In our study we are agnostic about the precise nature of the transmission channels from inequality of opportunity to the growth–income inequality relationship. But we can think of at least three lines of enquiry for future research, which our results suggest might be of first order importance.

  • First, unequal access to education can limit low-income children from realising their full capabilities. This is clearly a tragedy for reasons that extend far beyond mere economics, but by permanently reducing the productivity of a segment of society it can also retard economic growth.
  • Second, unequal access to labour markets is often seen between amply protected ‘insiders’ and unemployed or precariously employed ‘outsiders’. An increase in income inequality will tend to most strongly affect those on the wrong side of this barrier, with hysteresis effects translating this into a permanent output loss.
  • Third, unequal access to finance can prevent low-income people from entrepreneurship opportunities and human capital investment, with an obvious retarding impact on growth.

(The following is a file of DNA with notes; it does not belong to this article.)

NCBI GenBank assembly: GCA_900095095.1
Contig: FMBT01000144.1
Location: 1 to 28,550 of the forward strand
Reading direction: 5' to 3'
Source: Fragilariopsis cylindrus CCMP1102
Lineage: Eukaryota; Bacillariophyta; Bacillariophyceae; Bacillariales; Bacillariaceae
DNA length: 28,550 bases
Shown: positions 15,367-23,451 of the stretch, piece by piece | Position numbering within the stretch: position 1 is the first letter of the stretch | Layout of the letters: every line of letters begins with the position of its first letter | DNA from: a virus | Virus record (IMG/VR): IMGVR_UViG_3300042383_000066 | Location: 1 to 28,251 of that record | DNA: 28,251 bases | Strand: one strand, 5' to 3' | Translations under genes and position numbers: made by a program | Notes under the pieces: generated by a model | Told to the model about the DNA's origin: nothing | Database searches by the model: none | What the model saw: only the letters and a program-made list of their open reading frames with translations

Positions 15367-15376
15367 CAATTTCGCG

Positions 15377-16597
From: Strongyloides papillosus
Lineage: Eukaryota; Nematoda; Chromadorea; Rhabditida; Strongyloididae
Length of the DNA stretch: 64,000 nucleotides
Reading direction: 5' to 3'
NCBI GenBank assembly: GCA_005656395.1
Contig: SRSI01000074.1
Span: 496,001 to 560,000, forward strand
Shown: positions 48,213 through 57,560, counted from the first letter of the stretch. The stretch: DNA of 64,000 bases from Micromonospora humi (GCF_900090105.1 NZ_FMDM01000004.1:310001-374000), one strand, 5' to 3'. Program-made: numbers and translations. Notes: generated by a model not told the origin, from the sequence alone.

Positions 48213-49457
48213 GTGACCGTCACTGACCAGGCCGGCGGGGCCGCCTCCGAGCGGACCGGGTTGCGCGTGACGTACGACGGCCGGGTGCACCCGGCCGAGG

Each of these proposed channels lends itself to specific remedial policies. Unequal access to education can be tackled by public subsidies for schooling, especially at an early age. Unequal access to labour markets calls for policies to reduce labour market duality and to lower structural unemployment. Unequal access to finance requires reforms to ensure that the supply of funds is directed to those with the best ideas rather than those with the best pedigree.

Our results suggest that it is of first order importance to conduct careful empirical research into the relative importance of these – and possibly other¬ – transmission channels. This would help prioritise policy actions to improve equality of opportunity, thereby serving the twin goals of justice and growth.